Giredestrant Shows Numerical PFS Benefit Vs Endocrine Monotherapy in ER+ Metastatic Breast Cancer

Sep 28, 2022

Giredestrant provided a numerical, but not statistically significant, improvement in progression-free survival over physician’s choice of endocrine therapy in patients with estrogen receptor–positive, HER2-negative, locally advanced or metastatic breast cancer, according to data from the phase 2 acelERA BC study.

Miguel Martin

Giredestrant (GDC-9545) provided a numerical, but not statistically significant, improvement in progression-free survival (PFS) over physician’s choice of endocrine therapy (PCET) in patients with estrogen receptor (ER)–positive, HER2-negative, locally advanced or metastatic breast cancer, according to data from the phase 2 acelERA BC study (NCT04576455).

Data presented at the 2022 ESMO Congress indicated that the median PFS with giredestrant (n = 151) was 5.6 months per investigator assessment vs 5.4 months with PCET (n = 152) in this patient population (HR, 0.81; 95% CI, 0.60-1.10; P = .1757). The 6-month PFS rates in the investigative and control arms were 46.8% and 39.6%, respectively.

A consistent treatment effect with giredestrant was observed across most subgroups evaluated, with a more pronounced effect observed in those whose tumors harbored ESR1 mutations. In this subset, the median PFS with giredestrant (n = 51) was 5.3 months vs 3.5 months with PCET (n = 39; HR, 0.60; 95% CI, 0.35-1.03; P = .0610).

“Overall, these data support the continued investigation of giredestrant in other studies,” lead study author Miguel Martin, of the Hospital Gregorio Maranon, Universidad Complutense, said in a presentation of the data.

The trial enrolled a total of 303 post- or pre-/perimenopausal patients with ER-positive/HER2-negative locally advanced, metastatic breast cancer. Patients were required to have previously received 1 or 2 lines of systemic therapy for their disease, including 1 endocrine therapy, up to 1 targeted therapy, and up to 1 chemotherapy agent.

Participants were randomly assigned 1:1 to receive oral giredestrant at 30 mg daily or PCET in the form of fulvestrant (Faslodex) or an aromatase inhibitor. Patients were stratified based on whether they had visceral or non-visceral disease, whether they had or had not received previous CDK4/6 inhibitors, or whether they had previous fulvestrant or not.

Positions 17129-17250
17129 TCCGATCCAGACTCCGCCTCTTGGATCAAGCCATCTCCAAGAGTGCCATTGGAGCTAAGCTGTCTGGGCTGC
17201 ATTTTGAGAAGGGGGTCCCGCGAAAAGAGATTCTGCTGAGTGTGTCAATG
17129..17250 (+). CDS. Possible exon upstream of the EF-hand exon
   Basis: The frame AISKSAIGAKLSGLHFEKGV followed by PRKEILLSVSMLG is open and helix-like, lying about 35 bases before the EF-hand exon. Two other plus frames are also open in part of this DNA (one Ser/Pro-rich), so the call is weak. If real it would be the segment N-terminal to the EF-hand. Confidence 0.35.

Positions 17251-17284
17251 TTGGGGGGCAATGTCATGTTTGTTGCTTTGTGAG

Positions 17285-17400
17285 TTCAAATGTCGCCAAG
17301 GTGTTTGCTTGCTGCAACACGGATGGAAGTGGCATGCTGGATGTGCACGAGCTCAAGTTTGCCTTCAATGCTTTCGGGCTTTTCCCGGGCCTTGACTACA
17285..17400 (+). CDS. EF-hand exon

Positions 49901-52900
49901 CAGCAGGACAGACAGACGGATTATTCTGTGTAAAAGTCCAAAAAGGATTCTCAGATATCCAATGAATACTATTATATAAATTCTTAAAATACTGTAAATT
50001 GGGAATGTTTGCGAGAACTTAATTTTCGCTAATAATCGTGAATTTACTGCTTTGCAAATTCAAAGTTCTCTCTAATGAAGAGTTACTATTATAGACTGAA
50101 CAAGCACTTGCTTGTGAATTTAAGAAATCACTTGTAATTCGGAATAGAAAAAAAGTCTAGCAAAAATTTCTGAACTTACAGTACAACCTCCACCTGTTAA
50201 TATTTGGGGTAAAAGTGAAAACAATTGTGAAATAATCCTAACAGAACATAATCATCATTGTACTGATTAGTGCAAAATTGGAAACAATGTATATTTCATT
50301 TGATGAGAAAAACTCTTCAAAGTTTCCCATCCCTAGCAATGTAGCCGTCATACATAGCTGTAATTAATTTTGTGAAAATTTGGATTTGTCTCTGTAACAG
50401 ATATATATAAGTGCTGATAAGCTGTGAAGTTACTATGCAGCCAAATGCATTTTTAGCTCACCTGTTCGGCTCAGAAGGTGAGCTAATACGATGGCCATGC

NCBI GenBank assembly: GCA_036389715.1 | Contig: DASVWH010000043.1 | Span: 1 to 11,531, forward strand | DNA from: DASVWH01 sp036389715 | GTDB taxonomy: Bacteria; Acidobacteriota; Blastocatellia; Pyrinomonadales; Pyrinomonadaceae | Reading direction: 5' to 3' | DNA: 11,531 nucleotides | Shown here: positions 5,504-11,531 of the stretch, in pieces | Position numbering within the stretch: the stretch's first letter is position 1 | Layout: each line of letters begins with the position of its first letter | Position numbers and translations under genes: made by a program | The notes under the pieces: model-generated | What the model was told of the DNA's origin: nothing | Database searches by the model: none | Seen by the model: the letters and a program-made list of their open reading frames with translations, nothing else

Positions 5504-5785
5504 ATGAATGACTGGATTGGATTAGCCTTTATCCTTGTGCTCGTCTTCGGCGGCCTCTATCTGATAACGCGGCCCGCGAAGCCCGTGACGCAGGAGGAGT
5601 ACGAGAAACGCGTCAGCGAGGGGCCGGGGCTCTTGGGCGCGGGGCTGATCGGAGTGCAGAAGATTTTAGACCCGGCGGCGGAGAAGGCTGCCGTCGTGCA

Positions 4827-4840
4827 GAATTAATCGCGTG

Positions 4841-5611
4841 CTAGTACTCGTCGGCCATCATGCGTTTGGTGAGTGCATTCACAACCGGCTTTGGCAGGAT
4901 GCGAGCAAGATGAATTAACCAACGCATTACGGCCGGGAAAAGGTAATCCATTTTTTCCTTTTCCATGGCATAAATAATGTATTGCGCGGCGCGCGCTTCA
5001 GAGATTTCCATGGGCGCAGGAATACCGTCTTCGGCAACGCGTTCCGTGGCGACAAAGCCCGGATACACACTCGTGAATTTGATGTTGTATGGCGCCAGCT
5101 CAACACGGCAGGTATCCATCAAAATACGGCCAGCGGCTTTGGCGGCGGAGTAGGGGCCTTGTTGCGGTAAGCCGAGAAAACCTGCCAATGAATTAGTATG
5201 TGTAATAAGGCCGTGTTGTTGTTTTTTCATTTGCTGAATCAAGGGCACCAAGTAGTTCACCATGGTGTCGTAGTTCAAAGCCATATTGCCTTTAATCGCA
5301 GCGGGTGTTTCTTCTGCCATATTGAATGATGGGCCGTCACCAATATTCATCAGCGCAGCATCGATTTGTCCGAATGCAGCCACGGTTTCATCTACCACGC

The key end points of the trial were investigator-assessed PFS by RECIST v1.1 criteria, overall survival, objective response rate (ORR), duration of response (DOR), clinical benefit rate (CBR), PFS by ESR1 mutational status, safety, and patient-reported outcomes.

In the total population, the median age was 60 years, with 99.7% of patients being female and 83% postmenopausal. Moreover, 52% of patients had an ECOG performance status of 0. Regarding race, 41% were Asian and 56% were White. Most patients were from Asia (40%) and Europe (37%) and had visceral (68%) or measurable (93%) disease.

Regarding prior treatment, 71% of patients received 1 prior line and 28% received 2 prior lines. Seventy-seven percent of patients received an aromatase inhibitor in the form of fulvestrant (19%) or tamoxifen (17%). Forty-two percent of patients received a CDK4/6 inhibitor, and 36% of patients received this kind of agent as their last prior line of therapy. Thirty-two percent of patients received chemotherapy; 24% received this modality as their last prior line of treatment.

Additional data showed that giredestrant elicited a confirmed ORR of 12.6% (95% CI, 7.75%-18.95%) vs 7.2% (95% CI, 3.67%-12.58%) with PCET (odds ratio [OR], 1.87; 95% CI, 0.86-4.07). The median DOR in the investigative and control arms were not yet reached (95% CI, 5.55–not evaluable [NE]) and 7.39 months (95% CI, 7.39-NE), respectively.

The clinical benefit rate with giredestrant was 31.8% (95% CI, 24.46%-39.85%) vs 21.1% (95% CI, 14.87%-28.40%) with PCET (OR, 1.79; 95% CI, 1.06-3.04).

Regarding safety, giredestrant was well tolerated. The safety profile of selective estrogen receptor degrader was comparable to that observed with PCET; the toxicities were consistent with the known risks that come with endocrine treatment.

Eighty-five percent of patients in the giredestrant arm experienced adverse effects (AEs) vs 71% of those in the PCET arm; these effects were grade 3 or 4 in 17% and 12% of patients, respectively. Grade 3 or 4 treatment-related AEs occurred in 4% of those in the investigative arm vs 3% of those in the control arm. Serious toxicities were reported in 9% and 8% of patients, respectively; serious TRAEs occurred in 2% and 1% of patients, respectively. One percent of patients in each arm experienced a grade 5 AE.

The most common treatment-emergent toxicities included hepatotoxicity, musculoskeletal pain, arthralgia, fatigue, nausea, diarrhea, vomiting, dizziness, hot flushes, bradycardia, renal toxicity, QT prolongation, and venous thromboembolism.

“Grade 3/4 TRAEs, serious AEs, and discontinuations due to AEs were balanced across the arms,” the study authors concluded.

Reference

Jimenez MM, Lim E, Mac Gregor MC, et al. Giredestrant (GDC-9545) vs physician choice of endocrine monotherapy (PCET) in patients (pts) with ER+, HER2– locally advanced/metastatic breast cancer (LA/mBC): primary analysis of the phase II, randomised, open-label acelERA BC study. Ann Oncol. 2022;33(suppl 7):S633-S634. doi:10.1016/j.annonc.2022.07.250

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